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Coordination of Mobile Labor

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Abstract

We study coordination failures in many simultaneously occurring coordination problems. Players encounter one of the problems but have the outside option of migrating to one of the remaining ones. Drawing on the global games approach, we show that such a mobile game has a unique equilibrium that allows us to examine comparative statics. The endogeneity of the outside option value and of the migration activity leads to non-monotonicity of welfare with respect to mobility friction; high mobility may hurt players. We apply these “general equilibrium” findings to the problem of the labor market during industrialization as described by Matsuyama [11].

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File URL: http://www.econ.ed.ac.uk/papers/MS_2006066_coordination_of_mobile_labor_steiner.pdf
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Bibliographic Info

Paper provided by Edinburgh School of Economics, University of Edinburgh in its series ESE Discussion Papers with number 152.

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Length: 28
Date of creation: Dec 2006
Date of revision:
Handle: RePEc:edn:esedps:152

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Keywords: Coordination; General Equilibrium; Global Games; Globalization; Industrialization; Mobility.;

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References

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  1. Kandori, Michihiro & Mailath, George J & Rob, Rafael, 1993. "Learning, Mutation, and Long Run Equilibria in Games," Econometrica, Econometric Society, vol. 61(1), pages 29-56, January.
  2. Stephen Morris & Hyun Song Shin, 1999. "Coordination Risk and the Price of Debt," Cowles Foundation Discussion Papers 1241, Cowles Foundation for Research in Economics, Yale University.
  3. Kiminori Matsuyama, 1990. "Increasing Returns, Industrialization and Indeterminacy of Equilibrium," Discussion Papers 878, Northwestern University, Center for Mathematical Studies in Economics and Management Science.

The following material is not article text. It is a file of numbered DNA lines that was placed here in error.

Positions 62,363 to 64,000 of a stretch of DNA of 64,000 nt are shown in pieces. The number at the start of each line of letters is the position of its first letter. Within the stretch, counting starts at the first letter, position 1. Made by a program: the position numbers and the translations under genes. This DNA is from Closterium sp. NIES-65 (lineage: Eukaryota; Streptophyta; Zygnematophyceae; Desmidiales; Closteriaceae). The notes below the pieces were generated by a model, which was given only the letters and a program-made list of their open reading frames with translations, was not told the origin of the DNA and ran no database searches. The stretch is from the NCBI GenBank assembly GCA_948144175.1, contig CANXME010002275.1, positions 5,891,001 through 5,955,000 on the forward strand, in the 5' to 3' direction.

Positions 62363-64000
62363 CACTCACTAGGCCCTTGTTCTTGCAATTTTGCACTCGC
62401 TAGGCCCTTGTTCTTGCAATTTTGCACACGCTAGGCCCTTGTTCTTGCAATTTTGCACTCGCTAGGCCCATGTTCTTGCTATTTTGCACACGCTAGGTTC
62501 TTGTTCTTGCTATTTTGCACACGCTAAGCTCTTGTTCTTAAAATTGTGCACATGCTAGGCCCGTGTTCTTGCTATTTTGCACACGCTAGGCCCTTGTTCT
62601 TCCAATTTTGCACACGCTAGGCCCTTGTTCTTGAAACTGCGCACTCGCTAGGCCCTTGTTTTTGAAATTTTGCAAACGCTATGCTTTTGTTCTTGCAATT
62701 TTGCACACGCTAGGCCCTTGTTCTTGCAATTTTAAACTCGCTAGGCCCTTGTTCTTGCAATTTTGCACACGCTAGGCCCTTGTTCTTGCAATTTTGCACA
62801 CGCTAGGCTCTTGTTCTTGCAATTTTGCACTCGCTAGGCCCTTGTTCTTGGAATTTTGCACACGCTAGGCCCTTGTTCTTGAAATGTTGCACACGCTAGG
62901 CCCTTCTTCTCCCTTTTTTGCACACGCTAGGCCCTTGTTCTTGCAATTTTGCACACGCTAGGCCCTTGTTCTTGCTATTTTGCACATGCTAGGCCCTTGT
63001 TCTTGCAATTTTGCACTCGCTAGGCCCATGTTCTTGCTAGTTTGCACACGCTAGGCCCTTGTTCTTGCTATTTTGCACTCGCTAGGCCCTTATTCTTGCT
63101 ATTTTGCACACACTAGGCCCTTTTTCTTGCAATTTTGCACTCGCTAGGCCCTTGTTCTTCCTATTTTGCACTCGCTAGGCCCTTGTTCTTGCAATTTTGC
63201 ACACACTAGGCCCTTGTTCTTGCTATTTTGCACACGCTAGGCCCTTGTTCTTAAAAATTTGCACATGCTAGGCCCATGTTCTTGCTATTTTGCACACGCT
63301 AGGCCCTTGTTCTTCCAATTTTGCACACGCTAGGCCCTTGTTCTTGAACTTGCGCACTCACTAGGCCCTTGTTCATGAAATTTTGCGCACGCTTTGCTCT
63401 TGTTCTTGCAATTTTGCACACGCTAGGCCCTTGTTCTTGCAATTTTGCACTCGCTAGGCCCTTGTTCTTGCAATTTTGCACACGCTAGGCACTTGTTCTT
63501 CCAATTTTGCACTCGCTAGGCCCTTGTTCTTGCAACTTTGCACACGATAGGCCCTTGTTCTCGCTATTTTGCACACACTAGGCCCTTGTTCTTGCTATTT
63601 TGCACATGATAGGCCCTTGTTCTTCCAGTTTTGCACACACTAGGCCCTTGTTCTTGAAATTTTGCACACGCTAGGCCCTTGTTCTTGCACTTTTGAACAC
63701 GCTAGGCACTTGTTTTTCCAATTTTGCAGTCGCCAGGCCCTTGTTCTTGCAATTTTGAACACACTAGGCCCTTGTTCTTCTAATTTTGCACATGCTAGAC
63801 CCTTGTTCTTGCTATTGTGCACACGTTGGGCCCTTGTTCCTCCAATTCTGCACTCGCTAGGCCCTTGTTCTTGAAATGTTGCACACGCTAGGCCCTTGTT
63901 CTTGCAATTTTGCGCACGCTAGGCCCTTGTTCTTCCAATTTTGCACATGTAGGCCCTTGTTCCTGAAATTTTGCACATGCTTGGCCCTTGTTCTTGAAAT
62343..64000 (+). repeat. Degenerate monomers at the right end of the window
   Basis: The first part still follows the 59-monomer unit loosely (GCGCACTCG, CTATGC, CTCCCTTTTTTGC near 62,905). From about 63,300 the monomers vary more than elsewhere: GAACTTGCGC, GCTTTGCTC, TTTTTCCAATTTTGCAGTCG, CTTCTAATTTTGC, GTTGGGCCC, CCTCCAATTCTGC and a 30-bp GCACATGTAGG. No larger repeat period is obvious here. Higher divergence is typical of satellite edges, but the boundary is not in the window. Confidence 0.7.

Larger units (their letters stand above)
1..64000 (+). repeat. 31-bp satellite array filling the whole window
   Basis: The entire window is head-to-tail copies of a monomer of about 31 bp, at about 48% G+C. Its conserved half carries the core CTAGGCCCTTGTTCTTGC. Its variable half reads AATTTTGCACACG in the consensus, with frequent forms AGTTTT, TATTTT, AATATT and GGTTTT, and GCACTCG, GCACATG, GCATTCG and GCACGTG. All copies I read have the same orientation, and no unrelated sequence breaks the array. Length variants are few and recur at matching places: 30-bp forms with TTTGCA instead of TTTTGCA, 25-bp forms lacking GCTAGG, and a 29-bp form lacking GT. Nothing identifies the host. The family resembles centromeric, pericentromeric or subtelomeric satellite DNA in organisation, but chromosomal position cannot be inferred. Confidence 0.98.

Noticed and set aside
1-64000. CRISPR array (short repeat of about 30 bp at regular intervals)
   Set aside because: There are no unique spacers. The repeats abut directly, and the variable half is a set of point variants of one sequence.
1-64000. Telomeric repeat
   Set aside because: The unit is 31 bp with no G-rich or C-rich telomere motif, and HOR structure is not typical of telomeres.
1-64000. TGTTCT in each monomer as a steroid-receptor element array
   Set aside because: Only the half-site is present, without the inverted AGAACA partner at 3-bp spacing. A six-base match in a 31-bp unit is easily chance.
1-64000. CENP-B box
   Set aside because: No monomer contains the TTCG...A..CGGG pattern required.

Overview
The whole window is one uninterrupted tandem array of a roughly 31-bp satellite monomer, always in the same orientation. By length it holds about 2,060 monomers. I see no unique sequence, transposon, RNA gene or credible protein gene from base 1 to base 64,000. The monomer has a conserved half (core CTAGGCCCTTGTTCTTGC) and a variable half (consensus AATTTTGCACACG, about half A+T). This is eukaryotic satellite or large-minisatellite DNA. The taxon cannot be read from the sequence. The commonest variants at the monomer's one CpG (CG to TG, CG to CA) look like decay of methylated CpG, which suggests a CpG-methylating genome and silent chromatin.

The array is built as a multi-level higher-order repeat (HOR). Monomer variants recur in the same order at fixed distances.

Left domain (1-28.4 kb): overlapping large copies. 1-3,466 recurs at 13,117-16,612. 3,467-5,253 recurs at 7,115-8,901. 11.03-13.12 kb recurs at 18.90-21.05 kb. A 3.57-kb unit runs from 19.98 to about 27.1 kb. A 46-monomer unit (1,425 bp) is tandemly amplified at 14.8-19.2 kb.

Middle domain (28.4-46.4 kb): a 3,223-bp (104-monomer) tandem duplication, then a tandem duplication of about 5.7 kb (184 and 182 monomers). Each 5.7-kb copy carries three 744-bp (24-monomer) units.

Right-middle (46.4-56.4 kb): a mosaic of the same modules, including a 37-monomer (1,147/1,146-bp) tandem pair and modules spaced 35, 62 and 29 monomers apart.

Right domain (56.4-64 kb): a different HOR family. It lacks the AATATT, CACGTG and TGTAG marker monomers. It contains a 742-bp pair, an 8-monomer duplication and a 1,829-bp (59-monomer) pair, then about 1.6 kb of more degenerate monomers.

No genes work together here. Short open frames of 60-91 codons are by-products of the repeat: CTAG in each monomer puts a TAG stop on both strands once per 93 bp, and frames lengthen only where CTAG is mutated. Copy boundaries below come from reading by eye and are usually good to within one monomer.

4. Frank Heinemann & Rosemarie Nagel & Peter Ockenfels, 2004. "The Theory of Global Games on Test: Experimental Analysis of Coordination Games with Public and Private Information," Econometrica, Econometric Society, vol. 72(5), pages 1583-1599, 09.
  5. Paul Krugman, 1990. "Increasing Returns and Economic Geography," NBER Working Papers 3275, National Bureau of Economic Research, Inc.
  6. Burdett Kenneth & Imai Ryoichi & Wright Randall, 2004. "Unstable Relationships," The B.E. Journal of Macroeconomics, De Gruyter, vol. 1(1), pages 1-44, January.
  7. Hans Carlsson & Eric van Damme, 1993. "Global Games and Equilibrium Selection," Levine's Working Paper Archive 122247000000001088, David K. Levine.
  8. Steiner, Jakub, 2008. "Coordination cycles," Games and Economic Behavior, Elsevier, vol. 63(1), pages 308-327, May.
  9. Joerg Oechssler, 1994. "Decentralization and the Coordination Problem," Game Theory and Information 9403004, EconWPA.
  10. George J. Mailath & Larry Samuelson & Avner Shaked, 1997. "Endogenous Interactions," CARESS Working Papres endo-one, University of Pennsylvania Center for Analytic Research and Economics in the Social Sciences.
  11. Byeongju Jeong, 2003. "The Welfare Effects of Mobility Restrictions," Review of Economic Dynamics, Elsevier for the Society for Economic Dynamics, vol. 6(3), pages 685-696, July.
  12. Jakub Steiner, 2006. "Coordination in a Mobile World," CERGE-EI Working Papers wp295, The Center for Economic Research and Graduate Education - Economic Institute, Prague.
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Cited by:
  1. Junichi Fujimoto, 2011. "Speculative Attacks with Multiple Targets," CARF F-Series CARF-F-267, Center for Advanced Research in Finance, Faculty of Economics, The University of Tokyo.
  2. Junichi Fujimoto, 2014. "Speculative Attacks with Multiple Targets," CARF F-Series CARF-F-340, Center for Advanced Research in Finance, Faculty of Economics, The University of Tokyo.
  3. Sylvain Chassang & Gerard Padró i Miquel, 2010. "Conflict and Deterrence under Strategic Risk," The Quarterly Journal of Economics, MIT Press, vol. 125(4), pages 1821-1858, November.
  4. Giannitsarou, Chryssi & Toxvaerd, Flavio, 2007. "Recursive Global Games," CEPR Discussion Papers 6470, C.E.P.R. Discussion Papers.
  5. Peter R. Mueser & David Mandy & Eric Parsons, 2011. "Population Population Movements in the Presence of Agglomeration and Congestion Effects: Local Policy and the Social Optimum," Working Papers 1123, Department of Economics, University of Missouri.

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